range: {
        min: 1,
        max: 10,
        step: 1
    },

    selectors: {
        radioVolume: ".awec-radioVolume"
    },

    protoTree: {
        radioVolume: {
            value: "${radioVolume}",
            decorators: [{
                type: "attrs",
                attributes: {
                    min: "{that}.options.range.min",
                    max: "{that}.options.range.max",
                    step: "{that}.options.range.step"
                }
            }]
        }
    }
});

Adding the Panel to the Editor

We saw above that the main HTML template for the tool, html/prefsEditorTemplate.html, has a placeholder in it for the heated seats Panel. We will add another placeholder for the radio volume Panel:

<!-- placeholder for the heated seats preference panel -->
<div class="awec-heatedSeats"></div>

<!-- placeholder for the radio volume preference panel -->
<div class="radioVolume"></div>

We’ll also need a property in the Auxiliary Schema, in schemas/auxiliary.js, to provide the configuration options specific to the new Panel:

{
    radioVolume: {
        type: "awesomeCars.prefs.radioVolume",
        panel: {
            type: "awesomeCars.prefs.panels.radioVolume",
            container: ".awec-radioVolume",
            template: "%templatePrefix/radioVolume.html"
        }
    }
}

Saving Preferences

Right now, when you click the "save" button, the preferences are saved – if you reload the page, they're all there. How does that happen? Where are they saved to? And how would you change that?

By default, the Preferences Framework automatically saves the preferences to a browser cookie. How does that happen?

  • The template has a specific class on the "save" button: flc-prefsEditor-save.
  • The Preferences Framework automatically binds a click handler to anything with that class.
  • The click handler ultimately invokes the set method on the default settings store, which is a CookieStore.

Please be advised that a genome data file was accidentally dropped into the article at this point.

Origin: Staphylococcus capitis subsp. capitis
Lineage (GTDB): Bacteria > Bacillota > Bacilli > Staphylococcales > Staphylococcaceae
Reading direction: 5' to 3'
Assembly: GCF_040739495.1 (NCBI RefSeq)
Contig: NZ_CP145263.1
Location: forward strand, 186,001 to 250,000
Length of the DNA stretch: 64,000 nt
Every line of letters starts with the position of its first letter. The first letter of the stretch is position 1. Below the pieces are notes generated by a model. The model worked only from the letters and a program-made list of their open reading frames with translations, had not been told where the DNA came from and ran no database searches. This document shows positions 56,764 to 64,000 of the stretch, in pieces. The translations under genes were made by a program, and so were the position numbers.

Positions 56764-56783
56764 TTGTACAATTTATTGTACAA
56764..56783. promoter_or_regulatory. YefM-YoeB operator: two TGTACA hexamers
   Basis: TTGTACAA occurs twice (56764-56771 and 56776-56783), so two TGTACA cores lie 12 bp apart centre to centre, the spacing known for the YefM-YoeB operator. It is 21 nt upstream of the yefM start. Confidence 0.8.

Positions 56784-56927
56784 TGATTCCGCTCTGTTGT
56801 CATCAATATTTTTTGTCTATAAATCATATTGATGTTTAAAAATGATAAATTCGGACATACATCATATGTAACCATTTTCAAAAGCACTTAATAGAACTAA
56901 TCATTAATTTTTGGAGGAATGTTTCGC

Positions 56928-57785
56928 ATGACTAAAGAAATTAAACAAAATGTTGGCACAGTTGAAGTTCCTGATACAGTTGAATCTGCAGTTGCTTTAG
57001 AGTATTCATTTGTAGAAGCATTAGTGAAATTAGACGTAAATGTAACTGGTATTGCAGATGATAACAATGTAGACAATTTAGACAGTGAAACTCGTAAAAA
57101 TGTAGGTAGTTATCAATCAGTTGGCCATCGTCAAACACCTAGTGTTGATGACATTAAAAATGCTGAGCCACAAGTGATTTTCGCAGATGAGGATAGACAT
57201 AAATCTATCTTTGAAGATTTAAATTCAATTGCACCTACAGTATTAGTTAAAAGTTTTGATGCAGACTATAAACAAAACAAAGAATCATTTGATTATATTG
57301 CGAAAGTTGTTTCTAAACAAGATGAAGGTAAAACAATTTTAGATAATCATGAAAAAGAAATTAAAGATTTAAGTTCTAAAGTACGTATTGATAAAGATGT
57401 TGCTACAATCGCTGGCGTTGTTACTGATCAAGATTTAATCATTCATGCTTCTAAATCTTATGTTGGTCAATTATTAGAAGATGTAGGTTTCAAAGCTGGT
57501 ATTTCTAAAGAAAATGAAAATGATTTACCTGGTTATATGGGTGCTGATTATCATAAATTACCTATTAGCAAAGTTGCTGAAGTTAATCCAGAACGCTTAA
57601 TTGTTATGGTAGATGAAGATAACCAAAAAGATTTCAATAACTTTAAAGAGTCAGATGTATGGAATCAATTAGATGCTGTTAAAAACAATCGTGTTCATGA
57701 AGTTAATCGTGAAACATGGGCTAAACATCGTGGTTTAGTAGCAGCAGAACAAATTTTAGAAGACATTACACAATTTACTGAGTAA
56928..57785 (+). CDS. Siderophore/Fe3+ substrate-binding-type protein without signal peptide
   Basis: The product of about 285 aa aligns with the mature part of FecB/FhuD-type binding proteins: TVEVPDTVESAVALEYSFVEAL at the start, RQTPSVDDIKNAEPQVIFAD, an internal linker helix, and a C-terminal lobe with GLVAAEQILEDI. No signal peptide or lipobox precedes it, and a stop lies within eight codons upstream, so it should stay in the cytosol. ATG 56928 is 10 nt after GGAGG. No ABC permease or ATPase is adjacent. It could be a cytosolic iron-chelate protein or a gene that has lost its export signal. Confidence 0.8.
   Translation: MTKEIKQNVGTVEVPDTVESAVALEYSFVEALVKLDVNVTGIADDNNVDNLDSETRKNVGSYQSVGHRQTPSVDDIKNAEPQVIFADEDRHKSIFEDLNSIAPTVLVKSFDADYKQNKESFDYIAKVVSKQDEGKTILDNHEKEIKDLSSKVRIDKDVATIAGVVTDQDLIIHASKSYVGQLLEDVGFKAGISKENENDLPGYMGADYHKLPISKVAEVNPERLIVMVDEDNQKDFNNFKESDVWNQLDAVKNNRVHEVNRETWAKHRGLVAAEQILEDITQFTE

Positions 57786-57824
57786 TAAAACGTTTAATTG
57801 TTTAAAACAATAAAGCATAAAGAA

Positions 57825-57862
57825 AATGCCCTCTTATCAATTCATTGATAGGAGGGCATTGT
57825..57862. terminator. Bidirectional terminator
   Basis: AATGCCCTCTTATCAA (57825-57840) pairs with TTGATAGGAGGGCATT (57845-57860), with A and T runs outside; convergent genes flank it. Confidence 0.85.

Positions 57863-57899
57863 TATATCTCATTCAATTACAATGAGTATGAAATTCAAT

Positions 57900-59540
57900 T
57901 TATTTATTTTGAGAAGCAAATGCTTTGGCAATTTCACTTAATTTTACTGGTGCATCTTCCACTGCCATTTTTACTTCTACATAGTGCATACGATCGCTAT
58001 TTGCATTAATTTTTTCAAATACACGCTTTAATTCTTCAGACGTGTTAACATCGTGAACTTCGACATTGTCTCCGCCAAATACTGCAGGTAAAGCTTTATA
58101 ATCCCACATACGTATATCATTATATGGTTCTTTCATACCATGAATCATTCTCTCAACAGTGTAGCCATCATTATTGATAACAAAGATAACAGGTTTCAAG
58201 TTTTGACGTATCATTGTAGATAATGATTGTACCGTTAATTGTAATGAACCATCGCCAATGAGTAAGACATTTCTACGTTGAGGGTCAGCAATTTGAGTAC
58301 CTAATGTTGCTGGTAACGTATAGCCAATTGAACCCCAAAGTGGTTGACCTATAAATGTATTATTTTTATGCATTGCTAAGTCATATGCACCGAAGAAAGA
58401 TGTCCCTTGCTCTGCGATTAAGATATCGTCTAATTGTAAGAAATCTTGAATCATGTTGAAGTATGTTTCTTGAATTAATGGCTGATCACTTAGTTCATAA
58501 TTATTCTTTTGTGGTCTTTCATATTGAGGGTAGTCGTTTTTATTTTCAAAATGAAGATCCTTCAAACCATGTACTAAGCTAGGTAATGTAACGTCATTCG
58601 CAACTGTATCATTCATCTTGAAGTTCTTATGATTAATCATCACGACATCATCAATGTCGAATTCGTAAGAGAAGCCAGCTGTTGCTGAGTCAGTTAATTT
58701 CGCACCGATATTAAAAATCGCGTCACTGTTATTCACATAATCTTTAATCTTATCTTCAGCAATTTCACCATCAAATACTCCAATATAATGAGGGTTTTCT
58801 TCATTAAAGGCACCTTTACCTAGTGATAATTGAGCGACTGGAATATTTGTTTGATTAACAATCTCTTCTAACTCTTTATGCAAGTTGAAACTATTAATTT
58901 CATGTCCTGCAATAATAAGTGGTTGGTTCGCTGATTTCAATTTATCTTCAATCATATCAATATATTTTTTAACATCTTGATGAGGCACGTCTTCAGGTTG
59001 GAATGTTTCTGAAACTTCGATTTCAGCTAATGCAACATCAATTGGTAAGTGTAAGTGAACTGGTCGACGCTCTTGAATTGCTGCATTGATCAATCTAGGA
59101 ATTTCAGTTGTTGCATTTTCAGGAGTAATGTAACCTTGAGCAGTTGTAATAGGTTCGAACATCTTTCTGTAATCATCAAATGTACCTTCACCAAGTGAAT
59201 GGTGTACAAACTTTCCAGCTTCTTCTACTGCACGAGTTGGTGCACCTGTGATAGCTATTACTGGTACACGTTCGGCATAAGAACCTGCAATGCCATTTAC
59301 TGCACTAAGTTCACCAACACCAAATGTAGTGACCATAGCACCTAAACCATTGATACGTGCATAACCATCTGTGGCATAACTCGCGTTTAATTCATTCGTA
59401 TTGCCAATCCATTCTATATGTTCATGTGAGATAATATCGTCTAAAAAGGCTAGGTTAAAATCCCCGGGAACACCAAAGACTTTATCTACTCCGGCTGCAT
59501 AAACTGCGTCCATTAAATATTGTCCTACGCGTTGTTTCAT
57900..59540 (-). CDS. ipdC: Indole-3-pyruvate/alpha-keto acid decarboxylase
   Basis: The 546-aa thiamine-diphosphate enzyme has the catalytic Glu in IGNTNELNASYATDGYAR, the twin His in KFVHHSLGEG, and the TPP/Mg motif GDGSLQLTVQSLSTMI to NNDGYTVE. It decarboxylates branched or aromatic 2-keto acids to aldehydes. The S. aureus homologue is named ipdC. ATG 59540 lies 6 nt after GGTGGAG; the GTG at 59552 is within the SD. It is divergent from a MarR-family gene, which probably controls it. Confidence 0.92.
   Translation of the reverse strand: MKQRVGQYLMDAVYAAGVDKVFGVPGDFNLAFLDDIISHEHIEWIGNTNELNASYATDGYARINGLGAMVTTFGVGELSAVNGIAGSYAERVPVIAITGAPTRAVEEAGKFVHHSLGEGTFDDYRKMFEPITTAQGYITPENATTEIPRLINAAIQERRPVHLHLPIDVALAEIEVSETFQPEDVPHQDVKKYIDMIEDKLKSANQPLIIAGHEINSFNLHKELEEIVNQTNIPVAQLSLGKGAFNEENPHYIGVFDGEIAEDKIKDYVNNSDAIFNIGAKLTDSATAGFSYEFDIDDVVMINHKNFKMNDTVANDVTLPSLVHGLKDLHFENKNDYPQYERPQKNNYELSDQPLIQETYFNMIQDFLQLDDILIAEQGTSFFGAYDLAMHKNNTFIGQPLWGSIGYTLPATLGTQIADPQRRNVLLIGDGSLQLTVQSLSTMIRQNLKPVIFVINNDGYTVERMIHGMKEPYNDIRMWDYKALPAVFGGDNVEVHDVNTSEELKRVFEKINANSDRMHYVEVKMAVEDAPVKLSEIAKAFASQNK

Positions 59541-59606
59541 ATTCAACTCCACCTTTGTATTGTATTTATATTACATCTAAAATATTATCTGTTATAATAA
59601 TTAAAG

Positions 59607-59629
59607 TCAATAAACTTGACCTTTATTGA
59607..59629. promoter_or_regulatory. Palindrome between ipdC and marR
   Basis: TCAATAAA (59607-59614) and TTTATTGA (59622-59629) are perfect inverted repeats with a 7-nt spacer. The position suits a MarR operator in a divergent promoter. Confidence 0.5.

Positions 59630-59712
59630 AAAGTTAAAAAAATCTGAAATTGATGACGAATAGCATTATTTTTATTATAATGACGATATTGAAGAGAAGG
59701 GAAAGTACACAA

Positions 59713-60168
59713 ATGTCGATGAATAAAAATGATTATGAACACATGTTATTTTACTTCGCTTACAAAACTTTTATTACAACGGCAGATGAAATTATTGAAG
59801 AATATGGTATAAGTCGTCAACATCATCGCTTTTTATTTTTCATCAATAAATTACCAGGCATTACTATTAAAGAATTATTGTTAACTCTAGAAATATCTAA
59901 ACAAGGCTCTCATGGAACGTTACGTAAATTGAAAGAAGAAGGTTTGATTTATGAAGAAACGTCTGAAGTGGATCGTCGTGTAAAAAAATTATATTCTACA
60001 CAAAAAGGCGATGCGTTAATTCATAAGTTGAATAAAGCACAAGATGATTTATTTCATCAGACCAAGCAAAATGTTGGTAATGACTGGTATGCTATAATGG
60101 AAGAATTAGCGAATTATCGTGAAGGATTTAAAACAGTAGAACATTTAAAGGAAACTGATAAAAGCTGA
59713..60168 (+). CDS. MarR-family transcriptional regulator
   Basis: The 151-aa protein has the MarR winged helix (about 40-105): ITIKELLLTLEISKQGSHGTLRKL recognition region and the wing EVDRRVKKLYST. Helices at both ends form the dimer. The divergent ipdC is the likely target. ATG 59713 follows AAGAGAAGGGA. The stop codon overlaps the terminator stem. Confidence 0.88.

Cookies are great for websites, but this is a car. The preferences need to be saved to the car's internal storage. We need to a) create a Settings Store that will save to the internal storage and b) tell the preferences editor to use that instead.

The first step is to create a grade that uses the built-in fluid.prefs.store:

fluid.defaults("awesomeCars.prefs.store", {
    gradeNames: ["fluid.prefs.store"]
});

We'll need to override the default get() and set() methods with our own versions. These methods are implemented as invokers, which makes it easy to plug in our own functions:

fluid.defaults("awesomeCars.prefs.store", {
    gradeNames: ["fluid.prefs.store"],
    invokers: {
        get: {
            funcName: "awesomeCars.prefs.store.get"
        },
        set: {
            funcName: "awesomeCars.prefs.store.set",
            args: ["{arguments}.0"]
        }
    }
});

Our get and set functions will need to do whatever is necessary to save and retrieve the preferences to the car's internal data storage:

fluid.defaults("awesomeCars.prefs.store", {
    gradeNames: ["fluid.prefs.store"],
    invokers: {
        get: {
            funcName: "awesomeCars.prefs.store.get"
        },
        set: {
            funcName: "awesomeCars.prefs.store.set",
            args: ["{arguments}.0"]
        }
    }
});

awesomeCars.prefs.store.get = function () {
    // do whatever you need to do, to retrieve the settings
    return settings;
};
awesomeCars.prefs.store.set = function (settings) {
    // do whatever you need to do to store the settings
};

Finally, we need to tell the preferences editor to use our new settings store instead of the default cookie store. We do this by using the storeType option when we create the editor (as we saw back in Instantiation):

awesomeCars.prefs.init = function (container) {
    return fluid.prefs.create(container, {
        build: {
            gradeNames: ["awesomeCars.prefs.auxSchema"]
        },
        prefsEditor: {
            // specify the settings store to use
            storeType: "awesomeCars.prefs.store"
        }
    });
};

Coming Soon:

Information about:

  • Enactors
  • More complicated Panels
  • Localization
  • Design consideration
  • Case studies